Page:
Come mid-Monday afternoon, then, I was ready for The Big Move. The XP box was shut down, disconnected and then reconnected in the spot in the opposite corner of the living room where the 98 rig had been, using its monitor, mouse, keyboard and speakers. Then the Windows 7 machine was manoeuvred into place and connected up (a pig of a job, this, as I can't connect everything in before putting it under the desk because some of the cables aren't quite long enough).
Then came the moment to power up the new unit. As Paul had said, there are four fans on it, but they're quiet. What there also are - as you can just about make out from the above photograph - are a lot of case lights. The power button - along with the headphone and microphone connectors, two USB ports and the card reader - are all on the top. Knowing me, I can see an accident waiting to happen, at least regards the power button. The card reader is protected by a sort of rubber bung, presumably to render it dust-, crumb- and dandruff-proof.
Once I got to the desktop, my first move was to remove the eye-candy from it - the 'gadgets' (or, as I would style them, 'gimmicks') which clog up the view. After that, it was largely a question of tweaking the appearance to get it more or less as suited.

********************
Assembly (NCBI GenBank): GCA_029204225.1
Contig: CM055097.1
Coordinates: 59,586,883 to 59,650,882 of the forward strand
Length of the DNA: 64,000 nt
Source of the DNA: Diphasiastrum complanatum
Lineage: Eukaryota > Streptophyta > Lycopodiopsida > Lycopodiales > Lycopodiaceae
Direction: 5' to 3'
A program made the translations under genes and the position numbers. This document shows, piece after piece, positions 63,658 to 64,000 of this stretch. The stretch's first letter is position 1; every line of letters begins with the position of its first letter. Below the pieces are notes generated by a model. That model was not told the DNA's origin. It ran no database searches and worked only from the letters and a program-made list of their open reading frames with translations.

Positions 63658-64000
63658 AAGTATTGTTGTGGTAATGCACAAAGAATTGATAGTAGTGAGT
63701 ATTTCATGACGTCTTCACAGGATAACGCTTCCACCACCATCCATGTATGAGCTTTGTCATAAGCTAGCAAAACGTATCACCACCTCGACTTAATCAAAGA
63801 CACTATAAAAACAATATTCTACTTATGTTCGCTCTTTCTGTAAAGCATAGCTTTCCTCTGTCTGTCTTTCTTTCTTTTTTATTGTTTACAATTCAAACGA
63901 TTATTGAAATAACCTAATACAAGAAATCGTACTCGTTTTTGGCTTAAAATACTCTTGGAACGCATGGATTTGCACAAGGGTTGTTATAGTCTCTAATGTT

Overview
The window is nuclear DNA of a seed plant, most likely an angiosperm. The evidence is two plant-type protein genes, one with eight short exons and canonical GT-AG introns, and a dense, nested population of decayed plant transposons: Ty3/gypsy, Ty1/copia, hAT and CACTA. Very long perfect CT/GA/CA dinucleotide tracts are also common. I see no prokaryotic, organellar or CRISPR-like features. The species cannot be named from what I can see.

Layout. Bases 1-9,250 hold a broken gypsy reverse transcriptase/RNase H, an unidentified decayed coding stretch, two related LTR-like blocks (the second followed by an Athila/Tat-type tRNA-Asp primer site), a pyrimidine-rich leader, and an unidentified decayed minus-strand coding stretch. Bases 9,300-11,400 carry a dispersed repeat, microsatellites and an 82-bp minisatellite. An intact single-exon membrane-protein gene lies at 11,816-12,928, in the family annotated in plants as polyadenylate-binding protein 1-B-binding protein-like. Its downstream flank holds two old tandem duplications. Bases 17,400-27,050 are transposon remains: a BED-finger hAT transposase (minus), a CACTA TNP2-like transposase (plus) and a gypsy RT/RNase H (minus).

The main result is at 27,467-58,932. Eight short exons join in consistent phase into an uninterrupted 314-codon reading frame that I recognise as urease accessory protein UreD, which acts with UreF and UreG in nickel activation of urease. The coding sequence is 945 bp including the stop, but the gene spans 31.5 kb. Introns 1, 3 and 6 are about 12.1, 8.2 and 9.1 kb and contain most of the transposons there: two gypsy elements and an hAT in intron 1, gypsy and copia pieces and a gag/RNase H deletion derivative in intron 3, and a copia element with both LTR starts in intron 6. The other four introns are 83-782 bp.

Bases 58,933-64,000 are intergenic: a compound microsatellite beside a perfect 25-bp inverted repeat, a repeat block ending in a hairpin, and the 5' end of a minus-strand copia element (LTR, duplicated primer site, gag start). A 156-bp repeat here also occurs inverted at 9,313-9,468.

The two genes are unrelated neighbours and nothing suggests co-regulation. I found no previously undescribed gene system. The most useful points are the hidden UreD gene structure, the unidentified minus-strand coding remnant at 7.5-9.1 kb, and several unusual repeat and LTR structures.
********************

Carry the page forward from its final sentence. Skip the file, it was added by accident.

The rest of Monday evening was spent installing some essentials, such as the drivers for my Epson printer and Evoluent mouse - both of which needed upgraded drivers from the ones I'd had on my 32-bit XP unit - and Firefox and Thunderbird so that, in the absence of anything else, I could still browse and catch up on my e-mails. This is where my next obstacle course began; I had a hell of a job getting my copied-over profiles to work, and this took about an hour or so to fix.
Then came another general faff-about as I tried to get the 7 machine and the XP one to communicate with each other in a network. If I'd been connecting two 7 machines it would have been easy, but this needed a lot more work. One useful thing I learned, however, was that the printer hadn't actually installed correctly on the 7 machine, even though I thought it had.